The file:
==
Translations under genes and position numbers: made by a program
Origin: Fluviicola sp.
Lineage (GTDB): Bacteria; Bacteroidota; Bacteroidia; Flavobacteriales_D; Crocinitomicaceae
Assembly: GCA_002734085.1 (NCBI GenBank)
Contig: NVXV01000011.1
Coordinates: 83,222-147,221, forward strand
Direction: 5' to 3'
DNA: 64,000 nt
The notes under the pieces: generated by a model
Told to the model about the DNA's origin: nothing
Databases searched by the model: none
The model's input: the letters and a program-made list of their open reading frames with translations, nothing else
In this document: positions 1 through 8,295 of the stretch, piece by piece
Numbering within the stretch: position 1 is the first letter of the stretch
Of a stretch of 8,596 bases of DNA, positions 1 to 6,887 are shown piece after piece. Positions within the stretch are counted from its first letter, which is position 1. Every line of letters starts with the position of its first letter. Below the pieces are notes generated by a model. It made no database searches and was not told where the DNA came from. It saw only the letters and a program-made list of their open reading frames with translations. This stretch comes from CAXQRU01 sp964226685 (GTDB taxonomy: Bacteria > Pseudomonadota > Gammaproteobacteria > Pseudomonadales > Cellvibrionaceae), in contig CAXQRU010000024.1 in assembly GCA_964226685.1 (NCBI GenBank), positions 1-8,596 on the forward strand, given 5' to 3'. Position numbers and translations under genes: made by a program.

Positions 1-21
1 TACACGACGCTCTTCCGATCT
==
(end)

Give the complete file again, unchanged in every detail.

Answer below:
Translations under genes and position numbers: made by a program
Origin: Fluviicola sp.
Lineage (GTDB): Bacteria; Bacteroidota; Bacteroidia; Flavobacteriales_D; Crocinitomicaceae
Assembly: GCA_002734085.1 (NCBI GenBank)
Contig: NVXV01000011.1
Coordinates: 83,222-147,221, forward strand
Direction: 5' to 3'
DNA: 64,000 nt
The notes under the pieces: generated by a model
Told to the model about the DNA's origin: nothing
Databases searched by the model: none
The model's input: the letters and a program-made list of their open reading frames with translations, nothing else
In this document: positions 1 through 8,295 of the stretch, piece by piece
Numbering within the stretch: position 1 is the first letter of the stretch
Of a stretch of 8,596 bases of DNA, positions 1 to 6,887 are shown piece after piece. Positions within the stretch are counted from its first letter, which is position 1. Every line of letters starts with the position of its first letter. Below the pieces are notes generated by a model. It made no database searches and was not told where the DNA came from. It saw only the letters and a program-made list of their open reading frames with translations. This stretch comes from CAXQRU01 sp964226685 (GTDB taxonomy: Bacteria > Pseudomonadota > Gammaproteobacteria > Pseudomonadales > Cellvibrionaceae), in contig CAXQRU010000024.1 in assembly GCA_964226685.1 (NCBI GenBank), positions 1-8,596 on the forward strand, given 5' to 3'. Position numbers and translations under genes: made by a program.

Positions 1-21
1 TACACGACGCTCTTCCGATCT